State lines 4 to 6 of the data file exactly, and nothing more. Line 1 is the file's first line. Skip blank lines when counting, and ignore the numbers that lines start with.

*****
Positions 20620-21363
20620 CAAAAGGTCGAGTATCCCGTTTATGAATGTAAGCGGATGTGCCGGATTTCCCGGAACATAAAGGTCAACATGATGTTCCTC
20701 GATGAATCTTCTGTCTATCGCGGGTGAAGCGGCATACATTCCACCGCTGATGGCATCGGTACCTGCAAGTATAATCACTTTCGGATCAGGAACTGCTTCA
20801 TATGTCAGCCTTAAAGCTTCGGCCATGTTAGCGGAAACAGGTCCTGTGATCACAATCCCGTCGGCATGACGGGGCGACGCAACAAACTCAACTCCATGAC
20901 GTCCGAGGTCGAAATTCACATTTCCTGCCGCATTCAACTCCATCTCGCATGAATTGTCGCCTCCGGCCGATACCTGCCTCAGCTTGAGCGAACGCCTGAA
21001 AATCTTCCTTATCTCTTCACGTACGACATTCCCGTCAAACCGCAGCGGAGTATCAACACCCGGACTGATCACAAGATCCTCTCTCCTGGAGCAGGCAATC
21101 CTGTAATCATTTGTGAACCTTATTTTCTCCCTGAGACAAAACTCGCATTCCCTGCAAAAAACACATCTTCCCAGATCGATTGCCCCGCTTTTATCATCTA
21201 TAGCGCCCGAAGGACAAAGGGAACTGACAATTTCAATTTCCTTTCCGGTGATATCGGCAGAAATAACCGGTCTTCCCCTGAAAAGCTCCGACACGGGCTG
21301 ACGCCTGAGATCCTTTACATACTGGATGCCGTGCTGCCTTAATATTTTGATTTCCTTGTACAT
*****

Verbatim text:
20801 TATGTCAGCCTTAAAGCTTCGGCCATGTTAGCGGAAACAGGTCCTGTGATCACAATCCCGTCGGCATGACGGGGCGACGCAACAAACTCAACTCCATGAC
20901 GTCCGAGGTCGAAATTCACATTTCCTGCCGCATTCAACTCCATCTCGCATGAATTGTCGCCTCCGGCCGATACCTGCCTCAGCTTGAGCGAACGCCTGAA
21001 AATCTTCCTTATCTCTTCACGTACGACATTCCCGTCAAACCGCAGCGGAGTATCAACACCCGGACTGATCACAAGATCCTCTCTCCTGGAGCAGGCAATC